At low rates of discharge (condition L, insert in Fig. 2), the concentration of Pb2+ generated by the dissolution reaction is low, and consequently the difference between this concentration and the solubility of lead sulfate (the ‘supersaturation’) is small. (Note that the solubility of lead sulfate changes during battery discharge because of the accompanying decrease in acid concentration, e.g. from A to B in Fig. 2.) At such low supersaturation the Pb2+ ions will precipitate as large lead sulfate crystals, as the growth rate is greater than the nucleation rate. Moreover the process will occur uniformly throughout the plate thickness because fresh supplies of HSO4- from the bulk solution have sufficient time to diffuse to reaction sites in the plate interior.
At high rates of discharge the sponge lead will react quickly with HSO4- to form a high concentration (supersaturation) of Pb2+ (condition H, Fig. 2). The Pb2+ ions will now precipitate rapidly as a large number of tiny lead sulfate crystals, i.e. nucleation rate > growth rate. On the other hand, HSO4- ions in pores within the plate interior are consumed faster than the rate at which they can be replaced by diffusion from the bulk solution. Consequently, a compact layer of lead sulfate is formed on the plate surface (Fig. 3). This layer reduces the local porosity and thereby inhibits the flux of HSO4- into the plate, limiting the discharge capacity.
Since the acid concentration after high-rate discharge is still appreciable owing to the low material utilisation, the solubility of lead sulfate is also low. On subsequent high-rate charging (Fig. 2) the dissolution of lead sulfate (chemical reaction) is restricted and will therefore impede the deposition of Pb2+ on to the sponge lead (electrochemical reaction). This, in turn, will cause the plate potential to become more negative, and may attain a value at which hydrogen can be evolved. During charging, the electrons flow via the grid members to the surface layer of lead sulfate because the electrical resistance of the former is much smaller. Accordingly, at the new potential, the electrons will reduce some hydrogen ions to hydrogen gas within the plate before reaching the lead sulfate layer (Fig. 4). This early evolution of hydrogen will reduce the charging efficiency. Under repetitive discharge and charge at high rates, therefore, lead sulfate will accumulate on the surface of the negative plate. Eventually, the battery will be unable to provide sufficient power to the HEV.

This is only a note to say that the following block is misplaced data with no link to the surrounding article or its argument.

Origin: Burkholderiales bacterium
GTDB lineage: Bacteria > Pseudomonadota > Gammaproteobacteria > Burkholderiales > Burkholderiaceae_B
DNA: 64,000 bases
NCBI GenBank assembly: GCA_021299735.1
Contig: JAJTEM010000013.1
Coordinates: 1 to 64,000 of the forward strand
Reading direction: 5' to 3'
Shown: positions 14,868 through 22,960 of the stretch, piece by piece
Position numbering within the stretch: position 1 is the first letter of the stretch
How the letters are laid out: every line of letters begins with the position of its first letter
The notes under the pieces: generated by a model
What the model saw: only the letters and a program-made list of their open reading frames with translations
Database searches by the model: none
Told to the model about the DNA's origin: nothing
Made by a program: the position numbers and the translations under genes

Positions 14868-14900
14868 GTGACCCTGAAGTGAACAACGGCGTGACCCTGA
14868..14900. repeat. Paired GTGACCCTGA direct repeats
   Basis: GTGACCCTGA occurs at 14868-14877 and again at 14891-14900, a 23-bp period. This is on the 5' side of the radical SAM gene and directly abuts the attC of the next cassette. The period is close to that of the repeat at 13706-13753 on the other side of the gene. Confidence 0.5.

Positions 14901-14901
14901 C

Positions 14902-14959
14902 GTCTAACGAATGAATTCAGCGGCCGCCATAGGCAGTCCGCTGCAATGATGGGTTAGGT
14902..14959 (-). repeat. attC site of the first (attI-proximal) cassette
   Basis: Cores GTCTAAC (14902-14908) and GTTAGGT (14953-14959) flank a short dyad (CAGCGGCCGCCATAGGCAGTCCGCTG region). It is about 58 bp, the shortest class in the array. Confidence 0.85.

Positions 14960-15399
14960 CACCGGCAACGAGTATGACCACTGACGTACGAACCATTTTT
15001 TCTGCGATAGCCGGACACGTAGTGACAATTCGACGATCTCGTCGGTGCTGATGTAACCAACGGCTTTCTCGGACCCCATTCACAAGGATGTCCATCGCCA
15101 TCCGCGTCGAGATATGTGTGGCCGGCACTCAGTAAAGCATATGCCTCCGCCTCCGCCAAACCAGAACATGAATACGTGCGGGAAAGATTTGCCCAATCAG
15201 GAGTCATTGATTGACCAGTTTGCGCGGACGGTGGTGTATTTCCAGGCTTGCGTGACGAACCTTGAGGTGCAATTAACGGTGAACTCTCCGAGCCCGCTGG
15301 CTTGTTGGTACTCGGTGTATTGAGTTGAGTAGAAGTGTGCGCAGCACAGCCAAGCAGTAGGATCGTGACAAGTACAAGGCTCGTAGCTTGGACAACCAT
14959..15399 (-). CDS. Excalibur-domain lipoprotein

In general, small crystals of lead sulfate are easier to recharge than large counterparts, particularly if the latter have re-crystallised into well-defined structures – as occurs, for example, when discharged plates are allowed to stand for long periods in acid solution. (Such material is often referred to as ‘hard sulfate’.) Having said this, small crystals can also cause difficulties in recharging if they are distributed unevenly and compacted into dense layers, as experienced under high-rate discharge. Furthermore, a permanent inventory of lead sulfate remains in the battery throughout HRPSoC duty and the dissolution–re–precipitation of small amounts of this material during the many small discharge-charge cycles encourages the crystals to grow by a process akin to ‘Ostwald ripening’. It is clear, therefore, that finding means to prevent uneven distribution and growth of lead sulfate is important to enhancing the life of VRLA batteries when undergoing HRPSoC schedules in HEV applications.
Additives. Adjustment of the inventory of additives made to the negative active-material shows considerable promise for reducing the progressive sulfation process. Three materials are traditionally added to the negative-plate mix, namely: (i) barium sulfate, which acts as a nucleating agent for the precipitation of PbSO4; (ii) a sulfonic derivative of lignin, which serves to maintain the surface area of the active material; and (iii) carbon, the effect of which has not been clearly defined.
Decreasing the particle size of the barium sulfate increases the number of nuclei per unit weight. This increases the number of PbSO4 crystals and hence tends to reduce their average size. Modification of the chemistry/amount of the lignosulfonate, or replacement by a synthetic variety, may also help a little. To date, however, the greatest benefit in restricting sulfation has been achieved through optimising both the type and the quantity of the carbon.